The immense value of an English Language and Literature degree, according to an entrepreneur

english language and literature, master's in journalism
Aisha Hassan, who studied at the University of Oxford and Columbia University, co-founded Dia Guild, an e-commerce & content platform connecting artisanal Southeast Asian brands with a discerning global audience. Source: Aisha Hassan

Aisha Hassan isn’t your typical entrepreneur. While others chased trendy degrees, the enthralled bookworm chose to pursue an English Language and Literature degree at the University of Oxford.

“I first contemplated branching out to Law or Philosophy, Politics & Economics, mainly because I initially thought these degrees would be more employer-friendly, and the Higher Subjects I was studying for the International Baccalaureate at that time (English, History, and Economics) were ideal for applying to those degrees too,” says Hassan. 

However, after talking to working professionals, she discovered employers valued strong “soft skills” just as much if not more than, hard skills learned on the job.

Various studies have emphasised the demand for soft skills in the workplace. LinkedIn’s annual Global Talent Trends 2019 report found that 92% of talent professionals say soft skills a key aspect they look for when they hire, and 80% say that having those skills is increasingly important to company success.

For all the flak a degree in English gets in the media (including being described as “low value” by the UK government), the subject has been lauded for its focus on honing critical thinking, communication, and analysis.

“Thus, I was encouraged to pursue what I was most passionate about, and that was, without a doubt, English,” she says. 

Hassan was one of 50 Malaysian undergraduates enrolled at the University of Oxford in 2015 — that number is undoubtedly lower when you take into account her chosen programme.

After completing her Bachelor’s in English Language and Literature, she headed for Columbia University’s Master of Science in Journalism, where she found herself graduating with honours in the top 10% among the 203 students enrolled in the programme and receiving the Henry N. Taylor Award & Grant.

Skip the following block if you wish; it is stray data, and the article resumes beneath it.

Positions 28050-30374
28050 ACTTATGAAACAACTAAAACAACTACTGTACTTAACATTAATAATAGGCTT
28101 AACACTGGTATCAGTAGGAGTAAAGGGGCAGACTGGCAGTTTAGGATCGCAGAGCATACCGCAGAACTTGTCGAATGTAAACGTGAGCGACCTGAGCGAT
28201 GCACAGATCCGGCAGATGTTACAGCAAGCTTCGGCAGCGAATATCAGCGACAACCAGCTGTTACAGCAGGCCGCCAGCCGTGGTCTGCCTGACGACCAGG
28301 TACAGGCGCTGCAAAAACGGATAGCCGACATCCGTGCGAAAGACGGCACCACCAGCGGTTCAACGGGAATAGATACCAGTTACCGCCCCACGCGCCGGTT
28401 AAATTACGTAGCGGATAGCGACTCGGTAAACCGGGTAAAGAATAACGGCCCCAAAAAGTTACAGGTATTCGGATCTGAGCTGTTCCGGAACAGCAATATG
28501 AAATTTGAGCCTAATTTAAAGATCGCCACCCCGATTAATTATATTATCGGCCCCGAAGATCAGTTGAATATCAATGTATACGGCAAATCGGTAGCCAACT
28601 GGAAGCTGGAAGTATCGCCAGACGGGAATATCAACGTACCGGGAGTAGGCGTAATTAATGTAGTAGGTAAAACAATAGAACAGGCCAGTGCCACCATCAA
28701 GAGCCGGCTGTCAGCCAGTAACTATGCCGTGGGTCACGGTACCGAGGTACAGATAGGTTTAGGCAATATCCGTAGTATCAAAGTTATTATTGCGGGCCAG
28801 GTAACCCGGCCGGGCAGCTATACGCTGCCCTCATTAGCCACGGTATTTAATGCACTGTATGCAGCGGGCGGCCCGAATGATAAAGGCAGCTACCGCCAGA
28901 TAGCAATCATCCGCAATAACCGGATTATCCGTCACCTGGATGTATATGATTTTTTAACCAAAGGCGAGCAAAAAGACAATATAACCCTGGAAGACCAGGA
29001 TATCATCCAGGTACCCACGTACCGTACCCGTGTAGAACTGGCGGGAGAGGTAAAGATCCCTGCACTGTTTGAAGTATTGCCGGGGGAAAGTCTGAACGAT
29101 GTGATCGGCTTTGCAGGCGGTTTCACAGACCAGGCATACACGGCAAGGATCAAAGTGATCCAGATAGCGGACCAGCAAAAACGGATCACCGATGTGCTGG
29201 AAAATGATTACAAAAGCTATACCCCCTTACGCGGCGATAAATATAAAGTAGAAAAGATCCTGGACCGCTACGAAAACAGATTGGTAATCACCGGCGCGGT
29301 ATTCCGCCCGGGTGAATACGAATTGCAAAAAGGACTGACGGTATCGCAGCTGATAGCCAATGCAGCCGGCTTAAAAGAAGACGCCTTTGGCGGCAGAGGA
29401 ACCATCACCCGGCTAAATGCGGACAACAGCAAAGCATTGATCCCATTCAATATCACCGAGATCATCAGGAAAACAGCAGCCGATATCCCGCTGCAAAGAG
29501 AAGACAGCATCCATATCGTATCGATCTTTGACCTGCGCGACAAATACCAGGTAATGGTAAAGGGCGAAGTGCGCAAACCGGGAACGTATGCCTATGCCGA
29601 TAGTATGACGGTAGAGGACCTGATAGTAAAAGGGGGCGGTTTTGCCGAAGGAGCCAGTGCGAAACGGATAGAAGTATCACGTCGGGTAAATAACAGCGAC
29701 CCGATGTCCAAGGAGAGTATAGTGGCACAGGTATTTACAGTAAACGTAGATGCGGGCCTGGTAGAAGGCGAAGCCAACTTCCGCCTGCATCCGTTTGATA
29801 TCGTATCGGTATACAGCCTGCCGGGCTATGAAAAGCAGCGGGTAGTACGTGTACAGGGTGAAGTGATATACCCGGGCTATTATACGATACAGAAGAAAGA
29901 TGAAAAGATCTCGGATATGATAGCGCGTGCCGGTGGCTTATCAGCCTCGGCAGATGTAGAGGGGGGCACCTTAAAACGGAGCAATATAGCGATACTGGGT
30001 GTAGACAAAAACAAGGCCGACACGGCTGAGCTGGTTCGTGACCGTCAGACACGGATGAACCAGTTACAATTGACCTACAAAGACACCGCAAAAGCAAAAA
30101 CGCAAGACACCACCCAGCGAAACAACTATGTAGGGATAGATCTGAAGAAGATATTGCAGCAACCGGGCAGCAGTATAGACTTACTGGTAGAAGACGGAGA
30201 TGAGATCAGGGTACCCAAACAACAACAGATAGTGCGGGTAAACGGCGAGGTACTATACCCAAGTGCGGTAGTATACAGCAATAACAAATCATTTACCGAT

Combined, these  experiences equipped her with storytelling prowess and industry knowledge.

For example, on her first day of class at Columbia University, the students, including Hassan, were tasked to go to the subways and interview five strangers about their lives, getting their contact details in the process.

This, along with her internship at Quartz after her master’s programme, gave her the confidence and foundation she needed to take the plunge into the world of entrepreneurship.

Dia Guild, the e-commerce platform Hassan co-founded, wasn’t just a business; it was a bridge.

The name itself embodies this. “Dia,” a Malay pronoun for “she/he/them,” reflects the Malaysian roots of the founders, while its connection to words like “dialogue” highlights their mission: connecting Southeast Asian artisans with a global audience.

We caught up with Hassan to learn more about her experience of studying at the University of Oxford and Columbia University and how both led her to co-found Dia Guild.

 english language and literature, master's in journalism

Hassan (left) pursued a Bachelor’s in English Language and Literature at the University of Oxford. Source: Aisha Hassan

What motivated you to pursue a Bachelor’s in English Language and Literature at the University of Oxford?

English has always been my favourite subject and the one I excelled at the most too. 

I chose to apply to Oxford because it was the top university in the world for English Language and Literature. Compared to Cambridge’s curriculum, Oxford’s English degree spanned a much wider breadth of literature, tracing back to Old English and stretching out into present and contemporary literature. 

So many of the world’s most prominent literary figures — from John Ronald Reuel Tolkien to Lewis Carroll and countless more — had also walked through Oxford’s hallowed halls. It was my dream university to study English and I’m so happy I got in.

What was your application process like?

I applied to Oxford using UCAS, the UK university application portal. 

Nailing the personal statement came first. I read extensively across various genres, forms, and historical periods and incorporated this into my personal statement. I also sought out extracurricular activities specifically linked to my degree.